Teaching is like improv, or at least that is what I’ve been told.
As part of my funding in the MFA program at West Virginia University, I will teach two sections of English 101: Composition and Rhetoric during every one of my six semesters.
It works out something along the lines of sure, each MFA student demonstrated promise in a writing sample, which merited tuition remission, but in order to pay rent and escalating coffee tabs, the university provides English graduate students the opportunity to teach in exchange for a small stipend and the chance to build a portfolio for jobs post-graduation.
However, the English Department hardly wants these newly minted graduate-students-turned-instructors winging it their first day. A formal, multilayered training program has thus been established to foil disaster.
First, students attend a two-week workshop in August before the semester starts—an all-in-one introduction to and overview of the course they will be teaching. The group continues together through the fall in a pedagogy seminar, poring over theory essays and crafting a conference paper on composition scholarship or the pedagogy of rhetoric.
Each graduate teaching assistant (GTA) can also lean on his or her adviser, a veteran graduate student well-versed in the ways of grading, classroom management and lesson plans.
Consider the fact that every one of the roughly 23,000 undergraduate students must either test out of or pass the general education requirements of English 101 and its sister course, 102, which translates to approximately 80-plus sections on the books per semester.
The university may be paying out a stipend to each GTA, but those checks are far less expensive than salaries for full-time or even adjunct professors. The house always wins, after all.
But back to the improv.
Our pedagogy professor has drawn inspiration from a summer read—Tina Fey’s "Bossypants"—on incorporating the rules of improv into her teaching philosophy. She’s extended the line of thought to us in the larger discussion of how we began to assemble our own tenants of teaching.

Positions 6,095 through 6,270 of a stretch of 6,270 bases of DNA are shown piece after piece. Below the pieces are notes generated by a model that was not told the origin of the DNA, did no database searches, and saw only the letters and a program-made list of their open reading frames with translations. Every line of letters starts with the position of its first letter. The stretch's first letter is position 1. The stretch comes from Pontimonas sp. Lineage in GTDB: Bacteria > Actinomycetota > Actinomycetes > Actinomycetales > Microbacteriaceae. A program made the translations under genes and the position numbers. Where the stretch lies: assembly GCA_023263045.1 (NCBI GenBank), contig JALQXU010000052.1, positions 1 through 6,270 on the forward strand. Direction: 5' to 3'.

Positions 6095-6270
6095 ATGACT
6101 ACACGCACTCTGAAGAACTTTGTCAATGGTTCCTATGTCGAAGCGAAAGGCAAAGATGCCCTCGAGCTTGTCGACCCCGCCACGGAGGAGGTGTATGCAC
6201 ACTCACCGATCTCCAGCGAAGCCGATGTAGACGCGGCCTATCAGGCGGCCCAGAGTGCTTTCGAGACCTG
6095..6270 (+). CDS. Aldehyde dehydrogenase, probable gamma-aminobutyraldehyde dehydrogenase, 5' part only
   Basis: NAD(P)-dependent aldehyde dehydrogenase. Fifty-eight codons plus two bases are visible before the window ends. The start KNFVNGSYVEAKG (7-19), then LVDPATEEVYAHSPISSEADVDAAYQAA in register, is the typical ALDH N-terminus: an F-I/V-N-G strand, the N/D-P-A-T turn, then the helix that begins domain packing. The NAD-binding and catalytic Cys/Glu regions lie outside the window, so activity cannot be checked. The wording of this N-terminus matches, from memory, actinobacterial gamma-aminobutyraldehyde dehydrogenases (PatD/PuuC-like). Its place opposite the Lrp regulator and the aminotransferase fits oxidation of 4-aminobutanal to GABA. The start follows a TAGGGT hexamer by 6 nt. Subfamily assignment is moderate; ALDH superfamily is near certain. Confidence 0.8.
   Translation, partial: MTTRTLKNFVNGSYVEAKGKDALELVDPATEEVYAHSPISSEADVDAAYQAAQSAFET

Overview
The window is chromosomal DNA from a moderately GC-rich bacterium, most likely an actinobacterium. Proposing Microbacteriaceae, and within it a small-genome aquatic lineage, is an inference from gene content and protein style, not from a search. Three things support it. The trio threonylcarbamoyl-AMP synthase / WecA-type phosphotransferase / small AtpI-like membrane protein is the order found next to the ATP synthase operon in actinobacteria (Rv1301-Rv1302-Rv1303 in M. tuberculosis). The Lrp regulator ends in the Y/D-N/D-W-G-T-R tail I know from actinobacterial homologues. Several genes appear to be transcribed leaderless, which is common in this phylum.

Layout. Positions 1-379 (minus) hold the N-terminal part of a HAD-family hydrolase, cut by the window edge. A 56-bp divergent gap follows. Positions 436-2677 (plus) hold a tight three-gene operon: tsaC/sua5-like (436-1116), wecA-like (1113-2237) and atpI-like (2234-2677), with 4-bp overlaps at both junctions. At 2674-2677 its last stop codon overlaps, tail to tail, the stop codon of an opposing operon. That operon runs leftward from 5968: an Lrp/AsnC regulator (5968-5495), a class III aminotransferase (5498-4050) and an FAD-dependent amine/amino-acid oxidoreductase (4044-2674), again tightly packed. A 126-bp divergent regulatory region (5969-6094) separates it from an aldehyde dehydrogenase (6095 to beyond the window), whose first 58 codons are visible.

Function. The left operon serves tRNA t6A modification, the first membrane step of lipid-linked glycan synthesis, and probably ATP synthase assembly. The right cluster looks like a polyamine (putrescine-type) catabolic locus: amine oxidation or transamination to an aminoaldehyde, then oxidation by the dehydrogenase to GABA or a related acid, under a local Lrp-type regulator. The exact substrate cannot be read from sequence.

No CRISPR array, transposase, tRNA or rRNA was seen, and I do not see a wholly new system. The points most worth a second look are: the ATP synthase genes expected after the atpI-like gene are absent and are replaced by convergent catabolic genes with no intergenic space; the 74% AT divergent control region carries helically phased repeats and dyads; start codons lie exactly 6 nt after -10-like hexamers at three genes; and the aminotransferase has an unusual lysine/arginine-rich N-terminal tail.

Personally, my favorite takeaway from Fey’s autobiography is a very simple joke: "Two peanuts were walking down the street, and one was a salted."
Classic, though admittedly beside the point.
As GTAs are not at liberty to divulge specifics about their students, I won’t be regaling readers with specific and hilarious details.
However, I think that information about my experience teaching and observing WVU undergrads in general is fair game, particularly the first two components of my teaching philosophy.
I have 41 students whom I see three times a week in two separate, 50-minute classes. They are two very different classes in male versus female ratios, and the class’ relation to lunchtime makes a definitive difference in how each section will fare.
When calculating the pros and cons of the Behringer résumé, I take comfort that I can approach teaching these students with two applicable advantages: I have been a professional writer for more than five years, and I have coached rugby at the college level for two and a half years.